Several medications are available for the treatment of acute HAE attacks (Table 2). Although these medications are not US Food and Drug Administration approved for ACEi-induced or acquired angioedema, recent and ongoing research suggests a broader role in treatment of bradykinin-mediated attacks in patients who do not have HAE [21, 40]. C1-INH concentrates, which are derived from pooled donor plasma, are available. These C1-INH replacement products inhibit factor XII and kallikrein activity, which reduces bradykinin production [21]. Berinert® (CSL Behring, LLC, Kankakee, IL, USA) is approved in the United States for the treatment of acute abdominal, facial (includes tongue and oropharynx), or laryngeal HAE attacks in adults and children. Cinryze® (Shire, Lexington, MA, USA) is approved for the preventative treatment of HAE in adults and is used off label to treat HAE attacks. Ruconest® (Salix Pharmaceuticals, Inc., Raleigh, NC, USA) is a recombinant C1-INH product approved for the treatment of acute HAE attacks in adults and adolescents.

Table 2 Targeted treatment of HAE [21, 6366]

Kalbitor® (ecallantide, Shire., Lexington, MA, USA) is a recombinant plasma kallikrein inhibitor genetically engineered to target kallikrein-mediated bradykinin production. The product is approved for the treatment of acute HAE attacks in patients ≥12 years of age. Anaphylaxis occurred in 3% of patients during clinical trials, necessitating administration by a health care professional who can manage hypersensitivity reactions and observation for ≥1 h following administration [21]. Icatibant is a synthetic selective bradykinin-2 receptor antagonist that inhibits the vascular effects of bradykinin and is approved for treatment of HAE attacks with subcutaneous administration by either patients or physicians [21]. No head-to-head comparative trials of these agents are available. About 10% of patients may require a second dose for incomplete response or symptom recurrence [21, 40, 41, 52]. Several clinical trials have recently been reported using ecallantide or icatibant for ACEi-induced angioedema. Lewis et al. compared the addition of ecallantide to standard therapy in patients with mild to moderate ACEi-induced angioedema with an endpoint of discharge eligibility within 6 h of treatment. Discharge eligibility was similar in patients receiving ecallantide or placebo [53]. Using a shorter discharge time as an endpoint, Bernstein et al. found that eight of 26 (31%) patients receiving ecallantide versus five of 24 (21%) patients receiving placebo were discharged in ≤4 h (95% confidence interval, −14 to 34%) [52]. Bas et al. reported significantly shorter time to symptom relief with icatibant than with standard glucocorticoid and antihistamine therapy (2.0 vs 11.7 h, respectively; p = 0.03) [40], corroborating the results of a case series [54]. Although not US Food and Drug Administration approved for acute treatment, fresh-frozen plasma (FFP) also may be used for ACEi-induced and other bradykinin-mediated angioedema. FFP provides volume replacement and is effective in most cases of bradykinin-mediated angioedema with onset of symptom relief in approximately 30 to 90 min [55]. FFP also is less expensive than targeted treatments, but can cause hypersensitivity reactions and rarely, worsening angioedema symptoms [21, 22]. H1 and H2 antagonists, oral corticosteroids, and epinephrine are unlikely to improve bradykinin-mediated angioedema [21].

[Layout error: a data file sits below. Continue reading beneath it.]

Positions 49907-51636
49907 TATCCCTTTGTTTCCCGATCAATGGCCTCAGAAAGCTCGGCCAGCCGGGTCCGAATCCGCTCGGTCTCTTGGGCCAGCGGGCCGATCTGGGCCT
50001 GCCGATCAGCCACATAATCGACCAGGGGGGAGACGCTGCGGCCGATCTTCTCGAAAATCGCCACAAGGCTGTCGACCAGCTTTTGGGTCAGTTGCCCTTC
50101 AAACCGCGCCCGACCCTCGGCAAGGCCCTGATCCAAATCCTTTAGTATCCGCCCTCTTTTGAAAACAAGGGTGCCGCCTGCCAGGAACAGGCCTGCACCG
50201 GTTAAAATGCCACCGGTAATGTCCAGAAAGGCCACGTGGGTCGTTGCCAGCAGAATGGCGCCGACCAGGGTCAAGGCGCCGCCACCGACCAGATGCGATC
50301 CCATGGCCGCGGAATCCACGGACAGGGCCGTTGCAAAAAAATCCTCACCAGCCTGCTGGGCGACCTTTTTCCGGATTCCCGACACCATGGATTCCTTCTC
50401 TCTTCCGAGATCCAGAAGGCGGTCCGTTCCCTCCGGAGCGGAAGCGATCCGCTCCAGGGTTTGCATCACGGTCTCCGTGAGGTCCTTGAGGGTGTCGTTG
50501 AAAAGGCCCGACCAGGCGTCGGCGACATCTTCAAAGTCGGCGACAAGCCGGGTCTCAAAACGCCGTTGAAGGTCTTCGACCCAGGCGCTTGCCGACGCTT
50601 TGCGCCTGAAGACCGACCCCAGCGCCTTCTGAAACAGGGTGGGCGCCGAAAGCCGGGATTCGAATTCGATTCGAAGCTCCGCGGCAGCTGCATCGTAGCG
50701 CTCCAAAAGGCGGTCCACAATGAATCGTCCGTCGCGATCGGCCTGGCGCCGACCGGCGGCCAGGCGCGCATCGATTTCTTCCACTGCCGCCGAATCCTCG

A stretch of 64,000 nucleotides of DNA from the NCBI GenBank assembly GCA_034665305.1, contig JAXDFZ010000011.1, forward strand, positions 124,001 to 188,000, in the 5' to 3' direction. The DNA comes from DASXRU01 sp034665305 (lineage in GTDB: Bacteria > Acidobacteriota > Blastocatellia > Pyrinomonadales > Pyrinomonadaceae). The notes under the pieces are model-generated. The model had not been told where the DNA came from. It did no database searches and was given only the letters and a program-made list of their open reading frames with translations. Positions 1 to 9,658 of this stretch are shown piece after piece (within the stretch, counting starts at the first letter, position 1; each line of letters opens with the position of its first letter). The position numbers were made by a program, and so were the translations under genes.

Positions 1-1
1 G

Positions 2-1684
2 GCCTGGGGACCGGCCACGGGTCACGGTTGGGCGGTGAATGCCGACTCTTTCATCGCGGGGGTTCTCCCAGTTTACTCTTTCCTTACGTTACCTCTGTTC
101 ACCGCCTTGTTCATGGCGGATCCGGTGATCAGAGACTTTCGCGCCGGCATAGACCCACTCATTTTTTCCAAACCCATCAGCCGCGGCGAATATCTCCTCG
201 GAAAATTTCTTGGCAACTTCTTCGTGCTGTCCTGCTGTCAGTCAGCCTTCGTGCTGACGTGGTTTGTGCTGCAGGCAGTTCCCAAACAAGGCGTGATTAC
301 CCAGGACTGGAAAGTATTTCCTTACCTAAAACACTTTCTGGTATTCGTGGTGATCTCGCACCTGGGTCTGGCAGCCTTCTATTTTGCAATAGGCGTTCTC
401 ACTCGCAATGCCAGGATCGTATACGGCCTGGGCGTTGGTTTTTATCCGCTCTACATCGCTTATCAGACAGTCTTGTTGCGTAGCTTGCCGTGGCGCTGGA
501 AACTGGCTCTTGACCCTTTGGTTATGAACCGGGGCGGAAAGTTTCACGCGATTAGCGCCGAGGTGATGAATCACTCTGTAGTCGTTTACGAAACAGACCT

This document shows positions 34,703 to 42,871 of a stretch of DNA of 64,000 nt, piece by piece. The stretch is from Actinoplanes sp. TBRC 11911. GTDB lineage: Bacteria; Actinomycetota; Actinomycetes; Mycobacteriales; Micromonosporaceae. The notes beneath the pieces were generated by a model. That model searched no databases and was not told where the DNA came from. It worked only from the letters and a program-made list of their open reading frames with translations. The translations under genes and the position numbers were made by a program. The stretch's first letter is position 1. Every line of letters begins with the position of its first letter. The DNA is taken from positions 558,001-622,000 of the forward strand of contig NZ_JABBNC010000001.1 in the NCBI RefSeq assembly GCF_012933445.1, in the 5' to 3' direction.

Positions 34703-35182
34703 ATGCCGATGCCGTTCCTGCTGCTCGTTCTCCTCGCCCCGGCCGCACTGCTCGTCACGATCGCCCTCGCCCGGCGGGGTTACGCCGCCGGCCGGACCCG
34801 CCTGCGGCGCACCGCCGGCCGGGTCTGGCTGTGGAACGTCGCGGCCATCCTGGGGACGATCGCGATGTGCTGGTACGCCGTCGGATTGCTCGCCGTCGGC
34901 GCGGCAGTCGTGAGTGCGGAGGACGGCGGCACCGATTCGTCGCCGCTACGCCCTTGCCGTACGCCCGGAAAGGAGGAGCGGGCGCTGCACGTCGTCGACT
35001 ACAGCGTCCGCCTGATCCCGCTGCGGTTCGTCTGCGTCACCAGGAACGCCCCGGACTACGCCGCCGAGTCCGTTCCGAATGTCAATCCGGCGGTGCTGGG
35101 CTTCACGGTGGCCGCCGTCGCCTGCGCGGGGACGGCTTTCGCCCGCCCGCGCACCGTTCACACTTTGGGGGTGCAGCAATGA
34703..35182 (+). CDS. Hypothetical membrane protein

For angioedema associated with tPA, the mainstay of treatment thus far has been the combination of intravenous corticosteroids and antihistamines. Given the effectiveness of novel treatments such as icatibant and ecallantide for patients with HAE as well as ACEi-associated angioedema, these drugs also hold promise for angioedema associated with thrombolytic therapy.